Fire Restrictions Rescinded for Snowy Range, Sierra Madre Range Remains in Stage 1

Fire restrictions have been rescinded on National Forest System lands within the Snowy Range, Medicine Bow National Forest, located in Albany and Carbon Counties.

Stage 1 restrictions remain in place for National Forest System lands within the Sierra Madre Range, Medicine Bow National Forest, located in Carbon County. The Sierra Madre unit is managed by the Brush Creek/Hayden Ranger District.

Fuel moisture levels remain low in the Sierra Madre Range, but have moderated in the Snowy Range. The U.S. Forest Service has coordinated with both counties on the timing of the recension in the Snowies and continued restrictions in the Sierra Madres.

Remaining restrictions are necessary to protect public health and safety, as well as natural resources.

The following prohibitions remain in effect in the Sierra Madre Range until further notice.

  1. Building, maintaining, attending or using a fire, campfire or stove fire. This includes barbecues, grills, and portable braziers.


  • Building, maintaining, attending or using a fire in constructed, permanent fire pits or fire grates within developed recreation sites and the use of portable stoves, lanterns using gas, jellied petroleum, pressurized liquid fuel or a fully enclosed (sheepherder type) stove with a ¼” spark arrester type screen is permitted.
  1. Smoking, except within an enclosed vehicle or building, a developed recreation site, or while stopped in an area at least three feet in diameter that is barren or cleared of all flammable material.
  2. Operating a chainsaw without a USDA or SAE approved spark arrester properly installed and in effective working order, a chemical pressurized fire extinguisher with a minimum rating of 2A kept with the operator, and one round point shovel with an overall length of at least 35 inches readily available for use.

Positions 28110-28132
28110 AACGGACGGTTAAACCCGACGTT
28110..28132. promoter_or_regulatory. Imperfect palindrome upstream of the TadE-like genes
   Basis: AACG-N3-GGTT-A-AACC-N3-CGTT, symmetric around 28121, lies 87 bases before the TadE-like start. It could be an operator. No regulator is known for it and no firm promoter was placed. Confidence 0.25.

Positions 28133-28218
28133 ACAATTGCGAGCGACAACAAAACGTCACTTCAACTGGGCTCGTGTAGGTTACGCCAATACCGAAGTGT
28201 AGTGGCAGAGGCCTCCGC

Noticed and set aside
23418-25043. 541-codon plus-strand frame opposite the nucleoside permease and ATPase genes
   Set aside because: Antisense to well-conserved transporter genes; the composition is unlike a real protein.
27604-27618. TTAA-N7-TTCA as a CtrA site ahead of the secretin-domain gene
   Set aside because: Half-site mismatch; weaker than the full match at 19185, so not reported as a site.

3. Welding or operating acetylene or other torch with open flame except in cleared areas of at least 10 feet in diameter and in possession of a chemical pressurized fire extinguisher with a minimum rating of at least 2A.
  4. Using an explosive.

Forest staff will continue to monitor conditions to assess the need for further action, including additional restrictions if weather remains warm and dry and lessening restrictions if a wetter weather pattern develops.

Despite the lack of fire restrictions in the Snowy Range, Pole Mountain, and Laramie Peak units, Medicine Bow National Forest visitors are advised to use caution when building and maintaining campfires.  Put your campfire dead out before leaving your campsite or going to sleep.

Additional fire safety messages from the U.S. Forest Service to Forest recreationists are below. Campers and other public land users need to follow basic fire safety rules:

  • Scrape back dead grass and forest materials from your campfire site.
  • Keep your campfire small and under control; make it only as big as you need it.
  • Keep a shovel and a water container nearby to douse escaped embers.
  • Do not park vehicles in tall dry grass, since hot tailpipes can cause fine fuels to catch on fire.
  • Remember that any ignition – cigarettes, campfires, gunfire, vehicles – could be the cause of a wildland fire, as grass and other vegetation is dry and extremely flammable.
  • Always follow current fire restrictions.
  • Fireworks are not allowed on federal lands.

To report a wildland fire on the Medicine Bow National Forest or Thunder Basin National Grassland, please call the Casper Interagency Dispatch Center, (800) 295-9952.

For more Forest Service information contact the offices listed below, go to our website at, or follow the MBRTB on Twitter, @FS_MBRTB.

  • Laramie Ranger District, 2468 Jackson Street, Laramie, WY, (307) 745-2300
  • Brush Creek/Hayden Ranger District, 2171 Highway 130, Saratoga, WY, (307) 326-5258
  • Douglas Ranger District, 2250 E. Richards Street, Douglas, WY, (307) 358-4690